Shearing has a rhythm all of its own. It is a rhythm that I have strong memories of as a child and now as an adult I appreciate the momentum in a different way. While shearing and wool are often romanticised it is a unique part of our year where a full season of wool growing comes to an end.
The sheep need to be mustered together, walked to the yards, counted, processed through the draft and moved into the woolshed to be shorn. It is essential that the sheep keep flowing through the shed so that the shearers don’t run out of sheep.
Once the shearing is complete the mobs need to be returned to their paddocks and back to their feed as quickly as possible. All of this requires planning, organisation and timing between the contract shearing crew and the mustering crew.
For me personally it means keeping meals up to the mustering crew and generally providing background support where I can. It means trips to yards with thermoses and smoko food. Oh…and photography. The shearers have their own cook who keeps the team nourished with three meals and two smokos every day. Their menu is generally no nonsense with plenty of filling carbs and meat. Shearing and wool handling is hard, physical work that requires plenty of fuel.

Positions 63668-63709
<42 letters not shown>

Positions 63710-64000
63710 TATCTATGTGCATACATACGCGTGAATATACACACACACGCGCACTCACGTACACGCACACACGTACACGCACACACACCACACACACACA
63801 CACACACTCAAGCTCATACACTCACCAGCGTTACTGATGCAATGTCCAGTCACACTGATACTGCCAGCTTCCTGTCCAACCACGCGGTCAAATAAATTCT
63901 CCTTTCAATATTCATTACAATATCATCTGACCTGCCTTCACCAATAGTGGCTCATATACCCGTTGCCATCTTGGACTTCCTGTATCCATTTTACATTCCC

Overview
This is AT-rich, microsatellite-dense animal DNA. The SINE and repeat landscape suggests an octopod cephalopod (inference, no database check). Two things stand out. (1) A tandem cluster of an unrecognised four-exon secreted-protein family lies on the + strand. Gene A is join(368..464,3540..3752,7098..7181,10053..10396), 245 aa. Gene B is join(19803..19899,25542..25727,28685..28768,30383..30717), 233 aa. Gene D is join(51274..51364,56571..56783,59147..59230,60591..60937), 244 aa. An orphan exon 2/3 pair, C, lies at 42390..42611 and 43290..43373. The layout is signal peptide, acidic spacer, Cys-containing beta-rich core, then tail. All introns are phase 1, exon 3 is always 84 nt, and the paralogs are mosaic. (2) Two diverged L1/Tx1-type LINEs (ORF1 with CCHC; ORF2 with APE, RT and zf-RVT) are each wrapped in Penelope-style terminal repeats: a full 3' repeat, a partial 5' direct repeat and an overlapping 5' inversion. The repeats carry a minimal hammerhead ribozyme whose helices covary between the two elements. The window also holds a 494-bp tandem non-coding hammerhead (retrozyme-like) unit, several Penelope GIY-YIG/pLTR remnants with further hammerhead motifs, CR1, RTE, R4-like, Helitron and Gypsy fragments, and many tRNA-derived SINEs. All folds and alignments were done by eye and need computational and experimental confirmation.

And then, just like that it is all over for another year. The yards and shed are empty and quiet, the shearing crew leave in a cloud of dust and the wool is eventually sold. This year our sheep numbers are down slightly but the sheep are strong and healthy and thanks to recent rain there is some green grass in the paddock. We have a lot to be grateful for and so the ongoing cycle of farming continues.
Do you have shearing memories? Or memories of cooking bulk food for hungry workers?
Happy Friday, friends x